contrition may never come. Hix, for his part, says he has
no plans to get in touch with Graham Nunn. “These were
love poems that are being stolen,” he said. “I don’t have
any more interest in speaking with Mr. Nunn than I would
with the person who had broken into my house and stolen my
property.”

On January 21, 2014 at 12:44pm Benjamin Robert wrote:
Some distinction should be gently made between plagiarism as a
masturbatory act of self aggrandizement, and plagiarism which
carelessly denigrates the work from which it borrows. The former,
though rather prevalent given this or that young buck's desire for
quick-fix adulation, is merely shameful, but the latter is unforgivable.

It is disappointing that so few publishers are even vaguely aware of
content their competitors are pushing, to the extent that such
intensely choreographed plagiarism makes it to press. A stupendous
example was Shane Jones' Light Boxes, which was little less than a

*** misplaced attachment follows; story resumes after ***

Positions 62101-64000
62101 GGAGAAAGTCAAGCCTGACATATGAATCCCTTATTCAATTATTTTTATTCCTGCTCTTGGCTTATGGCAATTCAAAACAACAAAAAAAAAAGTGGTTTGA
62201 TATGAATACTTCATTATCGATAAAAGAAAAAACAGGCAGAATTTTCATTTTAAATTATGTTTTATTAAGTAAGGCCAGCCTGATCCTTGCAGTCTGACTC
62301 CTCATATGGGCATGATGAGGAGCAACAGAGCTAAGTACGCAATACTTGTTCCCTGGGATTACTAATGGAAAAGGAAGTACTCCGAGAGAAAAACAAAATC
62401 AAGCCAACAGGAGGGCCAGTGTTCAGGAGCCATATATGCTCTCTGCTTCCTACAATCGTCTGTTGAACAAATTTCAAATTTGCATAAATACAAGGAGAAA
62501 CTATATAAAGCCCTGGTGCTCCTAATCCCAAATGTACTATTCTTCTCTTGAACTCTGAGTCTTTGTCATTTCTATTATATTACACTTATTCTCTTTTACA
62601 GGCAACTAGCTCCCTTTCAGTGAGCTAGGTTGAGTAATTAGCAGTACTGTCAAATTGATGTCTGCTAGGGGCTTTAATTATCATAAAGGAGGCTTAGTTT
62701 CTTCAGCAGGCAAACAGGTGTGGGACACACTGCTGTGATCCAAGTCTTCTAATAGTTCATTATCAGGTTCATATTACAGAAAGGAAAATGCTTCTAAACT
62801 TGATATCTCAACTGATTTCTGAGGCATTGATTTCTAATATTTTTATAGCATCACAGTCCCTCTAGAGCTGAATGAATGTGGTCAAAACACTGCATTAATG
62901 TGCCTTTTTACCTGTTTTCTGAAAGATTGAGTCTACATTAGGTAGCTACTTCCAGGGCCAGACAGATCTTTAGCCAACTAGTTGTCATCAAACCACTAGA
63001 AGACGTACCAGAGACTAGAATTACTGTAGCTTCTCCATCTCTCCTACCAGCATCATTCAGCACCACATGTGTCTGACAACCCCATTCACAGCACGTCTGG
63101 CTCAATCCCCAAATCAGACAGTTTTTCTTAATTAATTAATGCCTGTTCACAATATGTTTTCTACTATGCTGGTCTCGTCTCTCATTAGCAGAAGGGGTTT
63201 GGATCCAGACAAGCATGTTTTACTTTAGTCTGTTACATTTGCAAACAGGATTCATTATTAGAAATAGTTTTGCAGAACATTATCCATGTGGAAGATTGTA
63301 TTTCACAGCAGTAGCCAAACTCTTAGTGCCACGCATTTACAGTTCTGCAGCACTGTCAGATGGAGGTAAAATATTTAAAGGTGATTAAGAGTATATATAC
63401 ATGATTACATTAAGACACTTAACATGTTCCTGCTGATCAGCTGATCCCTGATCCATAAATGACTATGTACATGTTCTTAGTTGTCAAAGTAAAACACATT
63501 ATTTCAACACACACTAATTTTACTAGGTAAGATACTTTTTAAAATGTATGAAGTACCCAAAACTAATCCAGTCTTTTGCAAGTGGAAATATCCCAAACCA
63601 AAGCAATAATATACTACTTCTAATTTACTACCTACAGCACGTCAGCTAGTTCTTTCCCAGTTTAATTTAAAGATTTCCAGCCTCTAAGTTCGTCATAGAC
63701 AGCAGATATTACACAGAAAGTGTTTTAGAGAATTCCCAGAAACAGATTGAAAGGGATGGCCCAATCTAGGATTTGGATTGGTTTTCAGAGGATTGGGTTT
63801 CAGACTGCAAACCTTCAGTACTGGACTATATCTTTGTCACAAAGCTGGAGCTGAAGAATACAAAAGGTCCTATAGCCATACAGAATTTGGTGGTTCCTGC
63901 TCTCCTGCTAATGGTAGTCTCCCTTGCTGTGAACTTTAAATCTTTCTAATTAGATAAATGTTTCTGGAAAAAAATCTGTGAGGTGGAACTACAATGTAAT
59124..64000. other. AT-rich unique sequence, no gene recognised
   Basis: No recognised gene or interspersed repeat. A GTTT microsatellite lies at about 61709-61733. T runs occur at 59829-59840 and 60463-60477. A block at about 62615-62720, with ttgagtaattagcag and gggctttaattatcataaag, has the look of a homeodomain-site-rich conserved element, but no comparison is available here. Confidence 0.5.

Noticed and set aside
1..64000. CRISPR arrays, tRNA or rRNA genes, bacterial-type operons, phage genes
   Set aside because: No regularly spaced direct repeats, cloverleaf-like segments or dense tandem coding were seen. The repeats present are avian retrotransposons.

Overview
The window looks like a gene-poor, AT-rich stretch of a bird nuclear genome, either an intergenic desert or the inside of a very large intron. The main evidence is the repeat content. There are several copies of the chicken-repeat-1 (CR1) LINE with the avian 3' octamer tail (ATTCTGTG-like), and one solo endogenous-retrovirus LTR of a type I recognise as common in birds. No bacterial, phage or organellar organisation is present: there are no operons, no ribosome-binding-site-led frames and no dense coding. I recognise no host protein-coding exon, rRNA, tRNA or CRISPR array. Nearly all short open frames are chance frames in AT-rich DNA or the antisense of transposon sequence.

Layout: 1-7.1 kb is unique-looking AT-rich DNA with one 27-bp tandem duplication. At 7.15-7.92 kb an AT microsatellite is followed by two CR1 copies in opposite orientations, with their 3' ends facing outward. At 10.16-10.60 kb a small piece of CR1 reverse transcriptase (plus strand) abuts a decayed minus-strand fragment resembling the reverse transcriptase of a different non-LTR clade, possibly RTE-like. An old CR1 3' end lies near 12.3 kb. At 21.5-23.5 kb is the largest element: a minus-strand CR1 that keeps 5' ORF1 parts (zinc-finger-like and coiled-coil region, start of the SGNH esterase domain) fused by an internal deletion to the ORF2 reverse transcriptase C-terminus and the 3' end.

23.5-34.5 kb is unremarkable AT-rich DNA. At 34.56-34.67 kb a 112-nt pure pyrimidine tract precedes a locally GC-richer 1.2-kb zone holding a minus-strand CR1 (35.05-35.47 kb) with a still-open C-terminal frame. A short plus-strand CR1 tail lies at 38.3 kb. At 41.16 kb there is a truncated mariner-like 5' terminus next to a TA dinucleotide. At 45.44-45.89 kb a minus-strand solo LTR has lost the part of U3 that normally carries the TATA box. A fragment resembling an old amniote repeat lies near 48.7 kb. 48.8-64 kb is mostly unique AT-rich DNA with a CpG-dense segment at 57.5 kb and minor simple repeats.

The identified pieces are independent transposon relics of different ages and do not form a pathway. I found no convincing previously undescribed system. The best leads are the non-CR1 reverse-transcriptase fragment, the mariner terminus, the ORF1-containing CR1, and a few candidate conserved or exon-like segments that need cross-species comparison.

lacklustre whitewashing of Salvador Plascencia's superb and
profoundly moving People of Paper.

Penguin was too busy promoting Jones as some grand new voice of
originality to notice alarming similarities to Sal's highly celebrated
work published not too long before. That in itself would be predictable
and yet upsetting, but the film contract, heaped praise (the usual
suspects) and subsequent publications Jones has received seem to
have drastically stymied Placensia's aspirations of a second novel. Now
that really is fucking unforgivable.

On January 21, 2014 at 6:40pm James Richardson wrote:
Christian Ward plagiarized one of my poems, too. At first this seemed amusing, puzzling. Then insulting: he used a 1977 book; couldn't he at least have stolen a better poem?

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Authors
 Ruth  Graham

Biography

Ruth Graham is a journalist in New Hampshire.

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Originally appeared in Poetry magazine.